The industry advocacy group contends in a press release that “IARC’s process is not a risk assessment. In IARC’s own words, ‘The IARC Monographs Program evaluates cancer hazards but not the risks associated with exposure.’ This is a much more limited approach than the process used by regulatory agencies. Additionally, in conducting its review, IARC selectively disregarded numerous scientific studies that support the conclusion by regulatory agencies that glyphosate is not a carcinogen,” and concluded that:
“For more than 40 years, glyphosate has been a valuable and effective weed-control tool for farmers, gardeners, and other users. As a result, glyphosate is one of the most carefully studied herbicides on the market. Unfortunately, IARC’s selective disregard of scientific data and vastly inconsistent classification have resulted in unnecessary concern and confusion. For that reason, we reiterate our call on the WHO to clarify how IARC arrived at its conclusion.”
JGTF’s position is disputed by Omaha’s Domina Law Group, which cites case control studies of occupational exposure to glyphosate, which, it says, is the active ingredient in Monsanto’s popular Roundup weed-killer product. In a release, the law firm cites the occupational exposure case studies in the U.S., Canada, and Sweden that report associated increased risk for four types of cancer: non-Hodgkin lymphoma, multiple myeloma, hairy cell leukemia, and chronic lymphocytic leukemia, and also notes California’s classification of glyphosate as probable to cause cancer.
Domina alleges that among demographics most at risk for exposure to glyphosate are farm workers via several routes including dermal, when the chemical touches the skin either through direct application or as residue from aerial spraying; inhalation, such as when glyphosate aerosols are breathed when working in fields where the herbicide is being sprayed, or when performing the application; and ingestion, when the exposed individual breathes in and ingests the chemical during application.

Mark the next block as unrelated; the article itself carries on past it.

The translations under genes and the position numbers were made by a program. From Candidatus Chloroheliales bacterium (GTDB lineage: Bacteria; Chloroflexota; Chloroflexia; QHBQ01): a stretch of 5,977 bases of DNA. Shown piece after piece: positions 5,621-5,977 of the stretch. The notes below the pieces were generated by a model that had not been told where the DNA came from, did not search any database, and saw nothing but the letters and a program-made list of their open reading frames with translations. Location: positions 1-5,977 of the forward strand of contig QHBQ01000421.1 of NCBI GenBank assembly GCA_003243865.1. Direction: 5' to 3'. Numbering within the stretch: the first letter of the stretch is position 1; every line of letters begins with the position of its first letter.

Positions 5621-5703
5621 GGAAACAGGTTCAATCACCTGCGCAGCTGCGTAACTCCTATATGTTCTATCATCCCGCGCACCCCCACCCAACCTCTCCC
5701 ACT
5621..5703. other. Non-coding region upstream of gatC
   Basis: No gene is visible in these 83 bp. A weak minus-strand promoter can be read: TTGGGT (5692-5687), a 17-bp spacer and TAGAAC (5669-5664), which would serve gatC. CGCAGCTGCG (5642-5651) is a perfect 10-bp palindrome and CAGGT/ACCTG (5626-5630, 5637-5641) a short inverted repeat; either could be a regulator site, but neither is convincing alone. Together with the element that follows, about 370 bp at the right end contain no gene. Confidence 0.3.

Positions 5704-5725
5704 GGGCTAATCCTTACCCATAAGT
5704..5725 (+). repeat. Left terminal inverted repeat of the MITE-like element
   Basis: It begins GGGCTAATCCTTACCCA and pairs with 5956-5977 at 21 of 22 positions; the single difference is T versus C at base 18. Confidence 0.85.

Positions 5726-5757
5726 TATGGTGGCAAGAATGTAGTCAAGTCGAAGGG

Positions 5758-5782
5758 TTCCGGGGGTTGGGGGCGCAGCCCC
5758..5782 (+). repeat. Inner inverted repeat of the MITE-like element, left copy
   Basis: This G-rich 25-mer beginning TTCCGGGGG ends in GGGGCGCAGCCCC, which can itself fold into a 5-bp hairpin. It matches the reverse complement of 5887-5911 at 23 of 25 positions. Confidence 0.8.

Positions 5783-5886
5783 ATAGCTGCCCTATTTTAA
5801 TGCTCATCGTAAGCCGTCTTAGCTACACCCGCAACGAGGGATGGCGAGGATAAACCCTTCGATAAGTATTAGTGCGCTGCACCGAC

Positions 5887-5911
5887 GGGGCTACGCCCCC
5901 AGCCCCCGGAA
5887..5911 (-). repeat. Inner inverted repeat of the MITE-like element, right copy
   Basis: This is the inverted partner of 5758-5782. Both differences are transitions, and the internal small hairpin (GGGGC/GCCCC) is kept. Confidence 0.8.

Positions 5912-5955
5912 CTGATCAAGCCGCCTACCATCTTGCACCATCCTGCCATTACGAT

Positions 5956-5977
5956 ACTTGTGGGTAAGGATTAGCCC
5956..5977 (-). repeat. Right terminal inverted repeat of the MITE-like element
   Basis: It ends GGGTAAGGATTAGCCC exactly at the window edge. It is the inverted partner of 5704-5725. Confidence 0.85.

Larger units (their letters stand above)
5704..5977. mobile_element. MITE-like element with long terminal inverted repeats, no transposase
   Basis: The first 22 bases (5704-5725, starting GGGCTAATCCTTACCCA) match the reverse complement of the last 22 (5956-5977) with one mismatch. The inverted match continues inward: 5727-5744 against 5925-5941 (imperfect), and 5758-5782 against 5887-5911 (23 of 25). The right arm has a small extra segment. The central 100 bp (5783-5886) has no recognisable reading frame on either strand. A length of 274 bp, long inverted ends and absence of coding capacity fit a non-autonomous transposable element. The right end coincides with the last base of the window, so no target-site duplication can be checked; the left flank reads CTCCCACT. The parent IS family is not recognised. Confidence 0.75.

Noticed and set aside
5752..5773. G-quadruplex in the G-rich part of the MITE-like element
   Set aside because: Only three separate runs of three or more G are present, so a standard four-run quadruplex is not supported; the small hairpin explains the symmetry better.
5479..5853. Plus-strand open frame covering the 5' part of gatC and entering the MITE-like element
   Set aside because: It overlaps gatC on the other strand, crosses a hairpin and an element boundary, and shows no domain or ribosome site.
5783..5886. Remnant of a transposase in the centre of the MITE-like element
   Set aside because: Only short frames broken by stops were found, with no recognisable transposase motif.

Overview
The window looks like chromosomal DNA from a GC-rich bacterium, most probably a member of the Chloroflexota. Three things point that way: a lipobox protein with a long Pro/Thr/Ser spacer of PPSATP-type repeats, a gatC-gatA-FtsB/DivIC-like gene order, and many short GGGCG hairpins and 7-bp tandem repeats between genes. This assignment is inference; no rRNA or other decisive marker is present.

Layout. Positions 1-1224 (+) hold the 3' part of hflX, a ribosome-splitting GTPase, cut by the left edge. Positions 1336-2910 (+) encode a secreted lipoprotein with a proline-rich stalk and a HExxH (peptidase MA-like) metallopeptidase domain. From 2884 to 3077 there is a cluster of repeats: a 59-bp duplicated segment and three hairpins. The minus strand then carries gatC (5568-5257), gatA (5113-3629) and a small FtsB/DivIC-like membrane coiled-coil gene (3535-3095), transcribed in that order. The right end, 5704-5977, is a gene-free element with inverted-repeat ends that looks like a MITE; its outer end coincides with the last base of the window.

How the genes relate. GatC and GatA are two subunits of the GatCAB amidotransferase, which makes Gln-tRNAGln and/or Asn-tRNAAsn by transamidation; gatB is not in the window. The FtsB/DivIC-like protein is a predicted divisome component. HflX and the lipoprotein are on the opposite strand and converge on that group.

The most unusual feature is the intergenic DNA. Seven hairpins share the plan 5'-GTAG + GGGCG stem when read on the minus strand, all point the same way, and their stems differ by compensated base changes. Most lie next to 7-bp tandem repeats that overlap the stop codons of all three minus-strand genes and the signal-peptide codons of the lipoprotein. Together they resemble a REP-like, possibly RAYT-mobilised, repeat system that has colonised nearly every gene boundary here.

“Claims against Monsanto for ‘Farmer’s Cancer’ have been many years in the making and it has not been a matter of if, but rather when,” said Domina Law Group founder and lead attorney David Domina, one of a handful of American lawyers to have won a jury verdict for more than $1 billion, and who says he grew up on a farm and understands the agriculture industry. In its representation of farmers with non-Hodgkin lymphoma, Domina Law Group is alleging that Monsanto knew or should have known of glyphosate’s probable cancer-causing properties and should have, but failed to, properly warn farmers of the risks.
The Omaha law firm notes that farmers are a particular focus of the July 29, 2015, action of the WHO’s IARC, and that five farmers diagnosed with non-Holdgkin lymphona who approached them all think exposure to glyphosate in Roundup is a likely cause of their disease.
Domina Law Group and colleague law firm Weitz & Luxenberg, which has offices in New York, New Jersey, and Los Angeles, are forming a consortium to investigate and develop cases of farmers with non-Hodgkin lymphoma throughout Nebraska and across America. For more information, visit:
Domina Law notes that Roundup weed killer is used not only by farmers and landscapers, but also by homeowners, and contends that anyone who uses the product is potentially at risk, particularly those who have had sustained frequent or prolonged exposure.